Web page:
14. he took three darts … and thrust them through the heart of Absalom—The deed, partially done by Joab, was completed by his bodyguard. Being a violation of the expressed wish, as well as of all the fond paternal feelings of David, it must have been deeply offensive to the king, nor was it ever forgotten (1Ki 2:5); and yet there is the strongest reason for believing that Joab, in doing it, was actuated by a sincere regard to the interests of David, both as a man and a monarch.

I may not tarry thus with thee; I must not lose time in contending with thee till I let the occasion slip.

Through the heart of Absalom; not properly so called, for he was yet alive after these wounds, and was slain, 2 Samuel 18:15; but through his middle, as the word heart is oft used, as Psalm 46:2, and that too not exactly, but more largely understood, as Deu 4:11 Ezekiel 27:4 Matthew 12:40; or through his body; which might be, and yet the wounds not mortal.

While he was yet alive, or, yet he continued alive, i.e. the darts did not despatch him, and therefore they smite him again, and kill him, 2 Samuel 18:15. Then said Joab, I may not tarry thus with thee,.... It is not worth while to talk with thee any longer, nor must I lose time, and neglect my opportunity; I do not desire you to go and smite him, I will go and do it myself:

and he took three darts in his hand; or three rods, which were either all iron, or however the tops of them were iron spikes:

and thrust them through the heart of Absalom; or through the midst of his body; for if he had thrust through his heart, properly speaking, he must have died instantly, whereas he seems to have lived after this:

while he was yet alive; Joab found him alive when he came to him, and so he was when he thrust his darts through him; and so he was afterward; for the words may be rendered, "being yet alive", even after the darts were fixed in him, and even so deeply as to pierce through his body:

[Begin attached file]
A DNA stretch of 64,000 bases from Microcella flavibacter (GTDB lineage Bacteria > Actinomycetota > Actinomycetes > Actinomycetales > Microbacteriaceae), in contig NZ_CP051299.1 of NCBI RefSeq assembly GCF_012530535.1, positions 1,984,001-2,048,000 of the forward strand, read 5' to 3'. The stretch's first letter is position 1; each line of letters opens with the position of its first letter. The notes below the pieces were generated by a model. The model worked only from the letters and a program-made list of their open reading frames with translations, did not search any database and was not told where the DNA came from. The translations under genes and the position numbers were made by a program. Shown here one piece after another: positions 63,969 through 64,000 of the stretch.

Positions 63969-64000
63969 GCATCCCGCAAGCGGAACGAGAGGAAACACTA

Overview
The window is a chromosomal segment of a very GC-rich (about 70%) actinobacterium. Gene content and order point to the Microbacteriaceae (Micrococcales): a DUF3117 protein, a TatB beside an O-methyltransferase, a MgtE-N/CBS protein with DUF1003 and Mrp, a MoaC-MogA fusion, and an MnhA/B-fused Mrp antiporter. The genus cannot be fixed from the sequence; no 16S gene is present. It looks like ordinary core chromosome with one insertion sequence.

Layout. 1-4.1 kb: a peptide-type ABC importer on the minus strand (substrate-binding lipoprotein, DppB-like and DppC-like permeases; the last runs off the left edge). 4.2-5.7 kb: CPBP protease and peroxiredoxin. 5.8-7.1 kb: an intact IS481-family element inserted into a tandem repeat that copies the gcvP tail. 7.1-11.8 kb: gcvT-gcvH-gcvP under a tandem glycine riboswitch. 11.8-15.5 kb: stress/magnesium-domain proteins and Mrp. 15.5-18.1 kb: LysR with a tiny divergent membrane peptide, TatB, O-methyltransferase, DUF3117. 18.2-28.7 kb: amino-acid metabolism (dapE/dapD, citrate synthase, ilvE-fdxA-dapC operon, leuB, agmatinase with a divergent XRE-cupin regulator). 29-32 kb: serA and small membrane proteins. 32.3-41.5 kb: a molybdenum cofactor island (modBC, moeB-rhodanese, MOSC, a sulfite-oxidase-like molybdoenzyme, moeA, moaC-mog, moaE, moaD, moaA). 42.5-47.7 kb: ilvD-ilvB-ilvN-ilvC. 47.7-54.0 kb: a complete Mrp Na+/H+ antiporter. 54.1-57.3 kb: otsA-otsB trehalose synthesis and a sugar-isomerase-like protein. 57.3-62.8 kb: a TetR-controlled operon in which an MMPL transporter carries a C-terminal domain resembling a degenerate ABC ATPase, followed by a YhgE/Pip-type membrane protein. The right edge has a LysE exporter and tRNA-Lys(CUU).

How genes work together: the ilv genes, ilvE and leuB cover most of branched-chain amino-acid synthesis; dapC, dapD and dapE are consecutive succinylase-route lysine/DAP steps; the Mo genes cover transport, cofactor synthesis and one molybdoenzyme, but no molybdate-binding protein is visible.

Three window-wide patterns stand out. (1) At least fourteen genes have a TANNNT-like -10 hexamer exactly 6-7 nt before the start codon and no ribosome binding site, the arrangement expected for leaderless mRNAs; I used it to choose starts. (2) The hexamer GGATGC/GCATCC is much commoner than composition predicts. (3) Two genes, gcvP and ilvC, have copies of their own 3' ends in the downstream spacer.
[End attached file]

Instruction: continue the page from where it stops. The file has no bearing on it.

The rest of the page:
in the midst, or "heart":

of the oak; into which the darts penetrated.

Then said Joab, I may not tarry thus with thee. And he took three darts in his hand, and thrust them through the heart of Absalom, while he was yet alive in the midst of the oak.
14. three darts] Since the word used means elsewhere rods or staves (Exodus 21:20; 2 Samuel 23:21), and the wounds inflicted were not at once mortal, it seems that Joab struck Absalom brutally with pointed wooden staves, the first weapons which came to hand, in fact in a kind of way impaled him as a traitor, and left his squires to give him the coup de grâce.

through the heart] Not literally through his heart, for the blows did not kill him outright; but into the midst of his body.Verse 14. - Three darts; Hebrew, three staves (see 2 Samuel 23:21). The weapons of the ancients were of a very inferior kind, and stakes sharpened at the end and hardened in the fire were used by the infantry, until the increasing cheapness of iron made it possible to supply them with pikes. Joab's act was not one of intentional cruelty, but, picking up the first weapons that came to hand, he hurried away to kill his victim. His thrusts with these pointed sticks were brutal, and inflicted mortal wounds; but as they were not immediately fatal, Joab's armour bearers, who had followed him, and who had with them Joab's own better weapons, were called upon to put an end to Absalom's sufferings. His heart does not mean that organ anatomically, but the middle of his body. So at the end of the verse, in the midst of the oak, is, in the Hebrew, in the heart of the terebinth. The conflict extended over the surface of the whole land, i.e., the whole of that region (the Chethib נפצות is not the plural נפצות, which would be quite unsuitable, but is most probably a noun, נפצוּת ,nuon a, signifying bursting asunder, or wild flight; the Keri נפצת is a Niphal participle, fem. gen.); "and the wood devoured more of the people than the sword ate on the same day." The woody region was most likely full of ravines, precipices, and marches, into which the flying foe was pursued, and where so many perished.